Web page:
Also indexed as:Paullinia cupana
© Martin Wall
How It Works
Caffeine and the closely related alkaloids theobromine and theophylline make up the primary active constituents in guarana. Caffeine's effects are well known and include stimulating the central nervous system, increasing metabolic rate, and having a mild diuretic effect.5 One preliminary trial found no significant actions on thinking or mental function in humans taking guarana.6 Guarana also contains tannins, which act as astringents and may prevent diarrhea. However, this action has not been studied in human clinical trials.
How to Use It
A cup of guarana, prepared by adding 1/4-1/2 teaspoon (1-2 grams) of crushed seed or resin to 1 cup (250 ml) of water and boiling for ten minutes, can be consumed three times per day.7 Each cup may provide up to 50 mg of caffeine.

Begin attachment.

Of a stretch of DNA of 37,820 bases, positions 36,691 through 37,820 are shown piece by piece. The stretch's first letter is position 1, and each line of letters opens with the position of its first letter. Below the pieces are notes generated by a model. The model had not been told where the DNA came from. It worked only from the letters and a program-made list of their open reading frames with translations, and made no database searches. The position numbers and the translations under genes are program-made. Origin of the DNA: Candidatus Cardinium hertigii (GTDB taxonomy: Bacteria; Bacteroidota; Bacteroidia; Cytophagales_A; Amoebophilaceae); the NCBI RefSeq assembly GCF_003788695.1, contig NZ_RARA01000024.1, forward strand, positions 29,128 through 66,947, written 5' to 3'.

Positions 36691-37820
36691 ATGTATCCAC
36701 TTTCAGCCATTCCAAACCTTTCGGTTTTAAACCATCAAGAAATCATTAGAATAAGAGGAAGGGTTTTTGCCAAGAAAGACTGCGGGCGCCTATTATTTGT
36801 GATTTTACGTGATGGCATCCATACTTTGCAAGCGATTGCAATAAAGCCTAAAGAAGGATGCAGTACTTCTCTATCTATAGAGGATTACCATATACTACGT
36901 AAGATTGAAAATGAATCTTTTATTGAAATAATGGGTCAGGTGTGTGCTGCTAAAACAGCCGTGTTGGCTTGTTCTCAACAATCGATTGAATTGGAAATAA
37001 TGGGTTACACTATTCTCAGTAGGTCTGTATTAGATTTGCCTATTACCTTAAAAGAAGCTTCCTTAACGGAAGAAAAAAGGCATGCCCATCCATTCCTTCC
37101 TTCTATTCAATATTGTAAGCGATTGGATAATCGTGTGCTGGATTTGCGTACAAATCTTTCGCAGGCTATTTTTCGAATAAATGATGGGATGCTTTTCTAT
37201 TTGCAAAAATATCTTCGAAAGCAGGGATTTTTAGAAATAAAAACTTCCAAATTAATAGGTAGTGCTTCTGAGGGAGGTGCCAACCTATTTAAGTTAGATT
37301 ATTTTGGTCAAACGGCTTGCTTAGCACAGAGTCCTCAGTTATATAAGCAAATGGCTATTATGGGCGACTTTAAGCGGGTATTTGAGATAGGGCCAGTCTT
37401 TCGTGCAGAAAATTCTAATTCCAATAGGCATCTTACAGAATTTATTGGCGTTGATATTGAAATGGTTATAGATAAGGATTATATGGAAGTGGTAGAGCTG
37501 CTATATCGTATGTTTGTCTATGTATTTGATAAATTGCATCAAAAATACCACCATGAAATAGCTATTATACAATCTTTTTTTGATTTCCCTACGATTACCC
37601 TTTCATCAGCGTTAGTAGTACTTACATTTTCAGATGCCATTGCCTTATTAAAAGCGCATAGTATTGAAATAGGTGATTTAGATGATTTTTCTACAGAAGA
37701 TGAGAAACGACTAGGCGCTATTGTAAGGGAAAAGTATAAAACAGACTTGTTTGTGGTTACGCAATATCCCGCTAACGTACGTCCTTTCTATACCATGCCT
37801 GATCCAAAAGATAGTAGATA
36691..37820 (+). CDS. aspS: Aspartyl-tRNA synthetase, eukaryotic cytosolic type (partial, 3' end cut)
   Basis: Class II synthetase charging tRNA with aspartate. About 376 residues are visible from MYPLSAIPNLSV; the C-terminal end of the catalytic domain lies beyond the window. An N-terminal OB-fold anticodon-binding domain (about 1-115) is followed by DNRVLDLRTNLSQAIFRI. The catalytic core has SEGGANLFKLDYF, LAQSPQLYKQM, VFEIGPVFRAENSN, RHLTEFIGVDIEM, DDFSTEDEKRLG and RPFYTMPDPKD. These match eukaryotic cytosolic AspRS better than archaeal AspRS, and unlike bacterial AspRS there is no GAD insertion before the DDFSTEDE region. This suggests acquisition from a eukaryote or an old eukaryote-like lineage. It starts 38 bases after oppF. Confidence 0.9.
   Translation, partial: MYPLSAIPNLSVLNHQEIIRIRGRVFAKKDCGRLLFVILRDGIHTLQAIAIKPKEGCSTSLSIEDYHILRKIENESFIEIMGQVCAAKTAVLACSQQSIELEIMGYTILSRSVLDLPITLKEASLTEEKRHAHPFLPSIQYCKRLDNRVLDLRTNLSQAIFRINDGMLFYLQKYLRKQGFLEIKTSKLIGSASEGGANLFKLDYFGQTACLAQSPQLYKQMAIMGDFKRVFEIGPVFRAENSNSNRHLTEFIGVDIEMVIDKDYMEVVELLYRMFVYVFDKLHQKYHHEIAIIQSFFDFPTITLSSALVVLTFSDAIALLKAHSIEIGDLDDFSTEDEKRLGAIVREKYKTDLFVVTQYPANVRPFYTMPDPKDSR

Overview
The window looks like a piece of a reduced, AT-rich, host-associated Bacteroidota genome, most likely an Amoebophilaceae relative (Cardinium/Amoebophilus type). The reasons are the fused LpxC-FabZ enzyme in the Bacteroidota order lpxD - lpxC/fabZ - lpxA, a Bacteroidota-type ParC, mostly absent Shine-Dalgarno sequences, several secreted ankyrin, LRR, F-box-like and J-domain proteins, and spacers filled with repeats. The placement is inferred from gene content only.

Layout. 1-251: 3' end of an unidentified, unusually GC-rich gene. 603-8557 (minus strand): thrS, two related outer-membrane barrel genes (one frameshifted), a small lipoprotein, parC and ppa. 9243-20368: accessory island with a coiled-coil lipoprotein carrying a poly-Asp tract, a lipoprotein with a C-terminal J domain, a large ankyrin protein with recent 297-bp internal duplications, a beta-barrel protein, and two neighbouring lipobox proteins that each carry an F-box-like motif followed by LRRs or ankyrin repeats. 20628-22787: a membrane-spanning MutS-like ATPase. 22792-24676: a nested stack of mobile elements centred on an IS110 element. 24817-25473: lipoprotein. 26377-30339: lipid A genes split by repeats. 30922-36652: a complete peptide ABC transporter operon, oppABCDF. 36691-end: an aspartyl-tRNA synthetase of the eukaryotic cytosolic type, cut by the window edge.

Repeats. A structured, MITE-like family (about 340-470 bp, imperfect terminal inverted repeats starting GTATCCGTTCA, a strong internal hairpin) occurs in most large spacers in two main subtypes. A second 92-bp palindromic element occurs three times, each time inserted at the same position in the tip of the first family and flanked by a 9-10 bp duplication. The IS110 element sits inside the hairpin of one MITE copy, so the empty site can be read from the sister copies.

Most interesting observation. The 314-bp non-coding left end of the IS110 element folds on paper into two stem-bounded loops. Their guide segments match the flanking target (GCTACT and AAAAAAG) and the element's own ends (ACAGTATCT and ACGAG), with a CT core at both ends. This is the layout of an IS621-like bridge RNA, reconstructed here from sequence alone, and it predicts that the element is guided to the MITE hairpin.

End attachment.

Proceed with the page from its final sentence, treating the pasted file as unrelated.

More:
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The information presented in Aisle7 is for informational purposes only. It is based on scientific studies (human, animal, or in vitro), clinical experience, or traditional usage as cited in each article. The results reported may not necessarily occur in all individuals. Self-treatment is not recommended for life-threatening conditions that require medical treatment under a doctor's care. For many of the conditions discussed, treatment with prescription or over the counter medication is also available. Consult your doctor, practitioner, and/or pharmacist for any health problem and before using any supplements or before making any changes in prescribed medications. Information expires June 2015.